While the jury trial of 12 Occupy Philly members who held a Nov. 18, 2011, protest inside a Wells Fargo Bank branch dragged on last week, District Attorney Seth Williams laid out his case — on Twitter, of all places. He tweeted (not, it must be said, unbaited) that, “accepting the punishment is part of civil disobedience” and “people can’t intentionally break the law 4 publicity purposes & then hope to benefit by telling me to prosecute others.”
Yet that’s just what Occupy supporters were telling him. After all, the DA originally offered defendants participation in an Accelerated Rehabilitative Disposition (ARD) program, according to Larry Krasner, one of seven lawyers working the case pro bono. Last June, the 12 opted to go to trial in Municipal Court and were found guilty of defiant trespass and conspiracy to commit defiant trespass. After that, some defendants sought the ARD. The DA refused, they say: Hence, the weeklong Common Pleas Court trial. The 12 were acquitted Tuesday.
“It’s astounding that they’re occupying a courtroom for an entire week to prosecute these people,” Krasner said. “This is a courtroom where the judge routinely has really serious cases, gunpoint robberies.” He pointed out a civil-affairs officer seen hugging defendants on his way to the witness stand. This is not the norm in criminal courtrooms.
Even the defendants seemed bemused. Take an exchange in which Assistant DA Jim Stinsman asked defendant Larry Swetman if he thought he had permission to be at the bank. “My First Amendment was my permit. … I took the fact that the bank was open … there was a waiting area for me to wait in,” Swetman said. Stinsman asked: “Is that what you were doing? Waiting?” Swetman’s response: “Waiting on the world to change, I suppose.”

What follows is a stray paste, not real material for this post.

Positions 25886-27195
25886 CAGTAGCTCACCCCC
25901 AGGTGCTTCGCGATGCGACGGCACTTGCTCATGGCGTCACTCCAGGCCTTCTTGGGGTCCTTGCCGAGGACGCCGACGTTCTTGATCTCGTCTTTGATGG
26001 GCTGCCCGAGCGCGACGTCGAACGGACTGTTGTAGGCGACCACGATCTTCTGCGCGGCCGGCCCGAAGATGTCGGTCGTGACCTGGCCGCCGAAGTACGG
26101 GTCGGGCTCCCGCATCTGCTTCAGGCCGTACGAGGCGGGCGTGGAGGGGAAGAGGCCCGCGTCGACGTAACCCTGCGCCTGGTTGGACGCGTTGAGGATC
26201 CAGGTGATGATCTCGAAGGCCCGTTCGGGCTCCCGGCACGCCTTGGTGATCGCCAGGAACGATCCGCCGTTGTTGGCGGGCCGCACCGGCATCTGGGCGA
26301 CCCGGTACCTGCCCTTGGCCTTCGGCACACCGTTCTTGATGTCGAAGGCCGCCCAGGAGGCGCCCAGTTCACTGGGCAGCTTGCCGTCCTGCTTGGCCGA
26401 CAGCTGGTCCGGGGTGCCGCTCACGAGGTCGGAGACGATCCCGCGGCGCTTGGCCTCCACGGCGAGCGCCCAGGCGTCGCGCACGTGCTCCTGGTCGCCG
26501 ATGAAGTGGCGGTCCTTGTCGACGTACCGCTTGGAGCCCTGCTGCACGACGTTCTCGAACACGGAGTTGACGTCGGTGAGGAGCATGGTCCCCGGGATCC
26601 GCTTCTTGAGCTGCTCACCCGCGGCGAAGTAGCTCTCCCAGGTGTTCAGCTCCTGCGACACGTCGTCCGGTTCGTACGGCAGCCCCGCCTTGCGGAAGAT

The defense argued that the 12 were protected by the First Amendment, as well as by a reasonable due justification to speak against an immediate and greater harm (i.e., Wells Fargo’s predatory lending), and that the jury had the legal ability to acquit based solely on the defendants’ good character. Stinsman, on the other hand, closed with an admirable impression of an Occupy “mic check” to suggest the problem was not the content of the defendants’ speech but their actions — that is, disrupting business. Eagles fans shouting, “Mic check: We are the people of Philadelphia and we are not leaving this bank until Andy Reid is fired,” he insisted, would face the same repercussions.
Defendant Dustin Slaughter, however, said the medium was the message. He was “excited” that that message was heard by a jury of his peers.